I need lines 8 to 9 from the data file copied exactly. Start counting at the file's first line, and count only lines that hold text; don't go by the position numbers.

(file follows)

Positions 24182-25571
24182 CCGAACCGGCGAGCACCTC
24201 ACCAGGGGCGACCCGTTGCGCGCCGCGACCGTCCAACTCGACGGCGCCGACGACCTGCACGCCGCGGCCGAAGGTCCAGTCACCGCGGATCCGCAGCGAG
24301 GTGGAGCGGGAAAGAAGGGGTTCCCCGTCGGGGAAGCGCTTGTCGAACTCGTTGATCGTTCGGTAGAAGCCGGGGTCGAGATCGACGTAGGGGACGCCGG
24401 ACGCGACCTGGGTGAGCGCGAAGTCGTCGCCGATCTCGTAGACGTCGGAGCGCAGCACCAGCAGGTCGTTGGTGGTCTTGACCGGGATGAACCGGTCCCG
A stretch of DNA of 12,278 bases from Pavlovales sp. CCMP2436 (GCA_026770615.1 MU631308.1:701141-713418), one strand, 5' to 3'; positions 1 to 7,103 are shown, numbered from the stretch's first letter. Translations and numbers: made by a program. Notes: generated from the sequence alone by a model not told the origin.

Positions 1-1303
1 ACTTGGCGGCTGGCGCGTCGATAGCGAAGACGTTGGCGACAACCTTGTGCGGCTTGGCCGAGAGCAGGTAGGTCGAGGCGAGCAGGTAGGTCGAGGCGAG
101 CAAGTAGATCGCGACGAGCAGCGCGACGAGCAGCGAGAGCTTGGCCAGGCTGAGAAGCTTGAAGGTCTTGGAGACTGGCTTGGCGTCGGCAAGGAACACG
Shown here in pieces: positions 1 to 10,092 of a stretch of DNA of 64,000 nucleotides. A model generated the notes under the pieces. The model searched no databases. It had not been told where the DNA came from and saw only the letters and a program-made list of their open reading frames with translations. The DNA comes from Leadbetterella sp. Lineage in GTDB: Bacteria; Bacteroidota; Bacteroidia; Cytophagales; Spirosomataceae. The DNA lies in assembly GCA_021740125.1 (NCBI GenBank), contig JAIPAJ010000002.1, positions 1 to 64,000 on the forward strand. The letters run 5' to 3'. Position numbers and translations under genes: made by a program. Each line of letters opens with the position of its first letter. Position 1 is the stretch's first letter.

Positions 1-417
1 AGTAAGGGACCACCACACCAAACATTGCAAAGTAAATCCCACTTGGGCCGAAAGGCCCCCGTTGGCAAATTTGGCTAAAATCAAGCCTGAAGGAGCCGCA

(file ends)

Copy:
1 ACTTGGCGGCTGGCGCGTCGATAGCGAAGACGTTGGCGACAACCTTGTGCGGCTTGGCCGAGAGCAGGTAGGTCGAGGCGAGCAGGTAGGTCGAGGCGAG
101 CAAGTAGATCGCGACGAGCAGCGCGACGAGCAGCGAGAGCTTGGCCAGGCTGAGAAGCTTGAAGGTCTTGGAGACTGGCTTGGCGTCGGCAAGGAACACG